This was definitely one of the strangest books I read in 2017. I think it might fall into the admired but unloved category. Sandra Newman clearly put a lot of work into creating this novel, it just didn’t quite resonate with me. That doesn’t mean it didn’t impact me though. I thought about this book for weeks afterwards, trying to puzzle out how I felt about it.
The story takes place in some future where most of the population of America has died off and society has collapsed. There’s some disease that makes people die in their late teens or early twenties. There’s no escaping Posies (their name for the disease). Children have organized themselves into clans run by the eldest kids. Where this book shines is in the world building. Can you imagine a world run by teenagers? Newman clearly thought through the ramifications and built her world to reflect that. It’s a world where children grow up quickly, language changes happen within a generation or two, and emotions run high.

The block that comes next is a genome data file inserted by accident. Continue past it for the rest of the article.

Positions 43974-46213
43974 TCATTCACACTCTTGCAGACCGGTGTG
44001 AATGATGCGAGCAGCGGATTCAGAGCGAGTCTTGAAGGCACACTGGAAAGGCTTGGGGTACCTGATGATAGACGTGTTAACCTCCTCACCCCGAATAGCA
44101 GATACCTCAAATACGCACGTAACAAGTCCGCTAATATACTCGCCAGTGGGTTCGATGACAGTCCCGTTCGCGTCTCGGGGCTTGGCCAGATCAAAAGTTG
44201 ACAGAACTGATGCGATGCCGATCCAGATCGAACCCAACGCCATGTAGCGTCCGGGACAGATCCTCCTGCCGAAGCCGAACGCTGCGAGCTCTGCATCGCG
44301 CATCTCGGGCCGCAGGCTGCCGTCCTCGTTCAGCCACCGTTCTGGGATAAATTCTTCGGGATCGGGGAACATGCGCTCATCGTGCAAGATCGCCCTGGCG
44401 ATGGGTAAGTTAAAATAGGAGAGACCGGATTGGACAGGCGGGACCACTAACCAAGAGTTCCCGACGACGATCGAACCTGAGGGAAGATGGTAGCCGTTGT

Ice Cream Star is about 15 years old when her brother gets Posies. Her clan has just captured a white man who claims to be 30 years old. Driven by the promise of a cure, Ice Cream forges a bond with this man that takes her in some unforeseen directions. Newman’s novel is large in scope, a true epic story. My major complaint is that after 640 pages, there was no real resolution to the story. In my opinion, it’s okay to have sequels, but your individual books need at least some kind of resolution to make the reader happy. This didn’t have that.
Newman chose to tell her story in dialect which took a few chapters to get into. I could see it being off putting to some readers though.
I’m not sure if I’ll read the sequel when it comes out to be perfectly honest. Although the worldbuilding was great, I didn’t really connect to the characters. I’m not sure what the point of revisiting them would be.